Data from the Mayo Clinic suggest that smokers who have quit longer than 15 years may need to be screened for lung cancer, yet they fall outside the window recommended by the United States Preventive Services Task Force.
Data from the Mayo Clinic suggest that smokers who have quit longer than 15 years may need to be screened for lung cancer, yet they fall outside the window recommended by the United States Preventive Services Task Force (USPSTF).
The study, presented Tuesday at the American Thoracic Society 2018 International Conference in San Diego, California, comes as USPSTF is updating its recommendation on screening with low-dose computed tomography, and major professional societies have tweaked their own guidelines to reduce harms. This is happening even though screening rates remain quite low—last year, the American Cancer Society reported that just 262,700 out of 6.8 million people eligible for lung cancer screening in 2015 received it.
In 2013, USPSTF recommended annual lung cancer screening for certain long-term smokers and some who have quit within the past 15 years. Under the Affordable Care Act, this preventive service was free for those who met the USPSTF criteria: a current smoker between ages 55-80 with a 30 pack-year history, or a person with that history who has quit in the past 15 years. In either case, the person must be asymptomatic.
Ping Yang, MD, PhD, offered the presentation on behalf her colleagues from the Mayo Clinic. The researchers studied 8031 lung cancer patients age 55-80 years with at least a 30 pack-year history; if they had quit, it could be any time within the past 30 years. The study evaluated the lung cancer patients in 2 groups: a hospital-based cohort of 7168 patients, and a community-based cohort of 863 patients. Researchers adjusted for gender, race, age, cigarette smoking history, tumor stage, and treatment modalities to assess risk of overall death.1
The Mayo Clinic team found that the hospital patients who were long-term quitters were at a similar risk of death when compared with patients who meet the USPSTF screening criteria (hazard ratio [HR]=1.02, 95% confidence interval [CI], 0.94-1.10, P = 0.72). In the community cohort, long-term quitters were at the same risk of death as those meeting USPSTF criteria (HR=0.97, 95% CI, 0.75-1.26, P = 0.82).
In an interview with The American Journal of Managed Care®, Yang said the cutoff of not having smoked for 15 years is difficult for some patients, especially those who quit when they were young and have additional risk factors, such as obesity. “We need better biomarkers,” she said, that could be added to determine if longer-term quitters should be included in annual screening.
“Ultimately, we want to see a reduction in mortality,” Yang said. “That is the message.”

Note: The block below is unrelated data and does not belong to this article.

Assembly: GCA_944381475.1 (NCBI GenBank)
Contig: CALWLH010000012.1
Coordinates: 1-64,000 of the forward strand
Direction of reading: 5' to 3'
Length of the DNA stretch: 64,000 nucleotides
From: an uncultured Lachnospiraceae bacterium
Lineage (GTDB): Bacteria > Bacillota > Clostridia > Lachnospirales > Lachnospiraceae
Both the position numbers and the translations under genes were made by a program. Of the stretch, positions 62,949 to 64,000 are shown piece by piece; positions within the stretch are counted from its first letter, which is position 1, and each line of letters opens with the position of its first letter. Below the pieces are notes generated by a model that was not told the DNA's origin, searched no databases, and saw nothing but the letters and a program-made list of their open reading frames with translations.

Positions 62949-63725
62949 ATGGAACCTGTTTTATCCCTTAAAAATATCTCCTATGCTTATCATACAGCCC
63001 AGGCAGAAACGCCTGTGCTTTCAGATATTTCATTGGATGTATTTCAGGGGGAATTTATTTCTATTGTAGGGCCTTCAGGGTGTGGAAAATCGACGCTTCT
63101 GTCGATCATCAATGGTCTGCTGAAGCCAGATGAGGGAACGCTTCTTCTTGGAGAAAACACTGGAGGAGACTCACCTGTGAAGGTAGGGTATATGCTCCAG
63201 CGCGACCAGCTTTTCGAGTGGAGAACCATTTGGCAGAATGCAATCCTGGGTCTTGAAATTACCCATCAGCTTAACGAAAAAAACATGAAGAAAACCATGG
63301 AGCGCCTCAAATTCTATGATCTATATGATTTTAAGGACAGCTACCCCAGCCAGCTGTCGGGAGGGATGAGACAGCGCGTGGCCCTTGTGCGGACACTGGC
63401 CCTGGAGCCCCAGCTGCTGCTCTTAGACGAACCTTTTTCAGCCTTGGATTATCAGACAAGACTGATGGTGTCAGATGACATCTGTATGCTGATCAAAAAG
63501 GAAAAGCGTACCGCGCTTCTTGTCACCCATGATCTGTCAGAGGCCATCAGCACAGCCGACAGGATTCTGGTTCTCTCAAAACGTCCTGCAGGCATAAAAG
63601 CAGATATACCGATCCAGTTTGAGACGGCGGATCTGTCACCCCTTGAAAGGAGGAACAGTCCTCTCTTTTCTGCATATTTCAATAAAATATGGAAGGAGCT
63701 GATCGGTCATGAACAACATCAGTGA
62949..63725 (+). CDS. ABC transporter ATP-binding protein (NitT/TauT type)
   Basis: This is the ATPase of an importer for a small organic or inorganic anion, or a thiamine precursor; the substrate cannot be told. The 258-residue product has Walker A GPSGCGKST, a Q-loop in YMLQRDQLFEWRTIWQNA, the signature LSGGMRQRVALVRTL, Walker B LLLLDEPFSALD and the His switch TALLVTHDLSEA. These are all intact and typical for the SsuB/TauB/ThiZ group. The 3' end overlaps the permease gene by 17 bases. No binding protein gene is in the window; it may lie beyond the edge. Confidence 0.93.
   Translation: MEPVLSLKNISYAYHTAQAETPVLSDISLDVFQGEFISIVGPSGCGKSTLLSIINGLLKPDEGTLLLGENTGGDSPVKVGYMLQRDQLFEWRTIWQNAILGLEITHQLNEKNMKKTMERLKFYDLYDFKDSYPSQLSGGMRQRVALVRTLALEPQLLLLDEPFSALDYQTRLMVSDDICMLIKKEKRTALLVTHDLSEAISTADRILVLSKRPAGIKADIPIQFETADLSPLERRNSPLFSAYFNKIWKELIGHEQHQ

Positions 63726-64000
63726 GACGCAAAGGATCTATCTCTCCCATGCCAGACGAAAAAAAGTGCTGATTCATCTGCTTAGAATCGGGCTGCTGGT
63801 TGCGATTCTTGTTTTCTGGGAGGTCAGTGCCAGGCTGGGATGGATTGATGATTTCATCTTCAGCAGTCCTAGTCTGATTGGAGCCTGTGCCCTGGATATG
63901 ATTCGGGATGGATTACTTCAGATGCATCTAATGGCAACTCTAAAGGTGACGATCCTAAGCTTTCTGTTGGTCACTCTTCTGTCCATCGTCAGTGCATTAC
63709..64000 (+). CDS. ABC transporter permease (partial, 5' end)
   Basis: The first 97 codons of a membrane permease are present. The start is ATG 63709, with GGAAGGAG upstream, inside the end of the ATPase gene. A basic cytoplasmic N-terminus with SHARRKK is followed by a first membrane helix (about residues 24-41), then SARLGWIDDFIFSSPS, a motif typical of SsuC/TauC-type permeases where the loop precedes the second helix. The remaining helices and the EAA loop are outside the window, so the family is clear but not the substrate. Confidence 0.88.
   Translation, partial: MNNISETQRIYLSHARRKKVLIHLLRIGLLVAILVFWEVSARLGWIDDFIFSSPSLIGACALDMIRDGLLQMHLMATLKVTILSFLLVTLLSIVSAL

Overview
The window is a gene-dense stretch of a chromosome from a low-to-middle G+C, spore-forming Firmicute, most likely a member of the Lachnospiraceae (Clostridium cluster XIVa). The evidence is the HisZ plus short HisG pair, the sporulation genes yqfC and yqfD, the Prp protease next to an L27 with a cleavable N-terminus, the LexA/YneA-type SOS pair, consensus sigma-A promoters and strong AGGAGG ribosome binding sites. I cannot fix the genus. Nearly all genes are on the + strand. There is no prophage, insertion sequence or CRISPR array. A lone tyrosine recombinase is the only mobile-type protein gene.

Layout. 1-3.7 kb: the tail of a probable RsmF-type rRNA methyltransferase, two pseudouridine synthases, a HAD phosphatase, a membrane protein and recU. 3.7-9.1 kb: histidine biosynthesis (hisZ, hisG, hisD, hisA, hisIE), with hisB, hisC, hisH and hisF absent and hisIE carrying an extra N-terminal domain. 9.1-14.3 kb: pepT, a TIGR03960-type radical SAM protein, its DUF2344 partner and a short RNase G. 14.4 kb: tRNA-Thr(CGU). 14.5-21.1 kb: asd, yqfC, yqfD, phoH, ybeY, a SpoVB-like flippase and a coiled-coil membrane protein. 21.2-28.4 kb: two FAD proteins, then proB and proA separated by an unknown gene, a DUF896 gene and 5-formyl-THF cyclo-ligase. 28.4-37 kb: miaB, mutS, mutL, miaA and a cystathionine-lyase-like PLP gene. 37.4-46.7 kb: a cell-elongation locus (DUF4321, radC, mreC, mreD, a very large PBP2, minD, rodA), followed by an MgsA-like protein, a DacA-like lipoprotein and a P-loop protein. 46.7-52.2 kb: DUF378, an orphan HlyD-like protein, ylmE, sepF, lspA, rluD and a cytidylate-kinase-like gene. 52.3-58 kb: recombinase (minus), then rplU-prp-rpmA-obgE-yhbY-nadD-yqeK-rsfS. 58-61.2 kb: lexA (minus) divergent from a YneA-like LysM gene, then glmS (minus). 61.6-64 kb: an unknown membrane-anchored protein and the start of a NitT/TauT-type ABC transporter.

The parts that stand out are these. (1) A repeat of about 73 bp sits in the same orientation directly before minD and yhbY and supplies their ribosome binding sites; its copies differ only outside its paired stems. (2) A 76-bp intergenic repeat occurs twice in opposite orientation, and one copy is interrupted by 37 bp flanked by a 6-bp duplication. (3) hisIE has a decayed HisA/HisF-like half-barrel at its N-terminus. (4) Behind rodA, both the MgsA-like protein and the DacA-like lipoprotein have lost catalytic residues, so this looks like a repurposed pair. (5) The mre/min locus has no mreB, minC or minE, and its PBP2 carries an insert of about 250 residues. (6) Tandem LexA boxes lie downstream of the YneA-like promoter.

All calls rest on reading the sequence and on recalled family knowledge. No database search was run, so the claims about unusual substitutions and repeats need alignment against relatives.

Income and follow up. Once patients are screened, do they follow through if the test shows they might have cancer? A study from Winston-Salem, North Carolina, finds a strong relationship between household income and a person’s likelihood to go through with a recommendation for a biopsy. The 268 patients in this study received a baseline scan between September 2014 and March 2016; adherence was defined as completing follow-up imaging or biopsy within 30 days of the expected date, as determined by the Lung Imaging and Reporting and Data System (Lung-RADS). Analyses were done based on household income, age, smoking pack-years, gender, and Lung-RADS category, with ZIP code serving as a proxy for estimated household income.
Average pack-years were 48.9, and most patients were still smoking (168, or 62.7%). The average household income was $60,656, with 177 (66%) making less than $60,000; only 11 patients (4%) made more than $100,000. Of the study group, 200 patients, nearly three-quarters (74.6%) did not adhere to imaging or biopsy orders within 30 days of the expected date. Males were less compliant than females (79.3% nonadherence vs 70% nonadherence). Age was not a factor in lack of adherence, but income was: those with household incomes above $80,000 had adherence rates of 33.3%, and those with household incomes of less than $50,000 had adherence rates of 17.9%. Overall, those with incomes above $60,000 had adherence rates higher than those with incomes below $60,000 (31.87% vs 22.03%, P =0.02).
Qualitative studies in communication. A pair of studies looked at aspects of communication between doctor and patient in making the decision to get lung cancer screening. “What Is Shared Decision Making?” involved 27 interviews with lung cancer screening coordinators, pulmonologists, primary care physicians (PCPs), and radiologists; clinicians and especially the PCPs expressed the importance of explaining risks and benefits of the screening, but to inform the patient this is their decision.3 PCPs were more likely to be in tune with patient values than other members of the team, including lung cancer screening coordinators. A companion study, “I Just Wanna Know,” focused on the patient perspective of the decision-making process, with evaluation taking place after a decision-making visit but before the scan itself.4 Those who opted for screening typically reported “just wanting to know” if they had lung cancer, or that they were willing to rely on the recommendation of their physician. Patients could not always recall specific information but felt they could get more if they wanted it.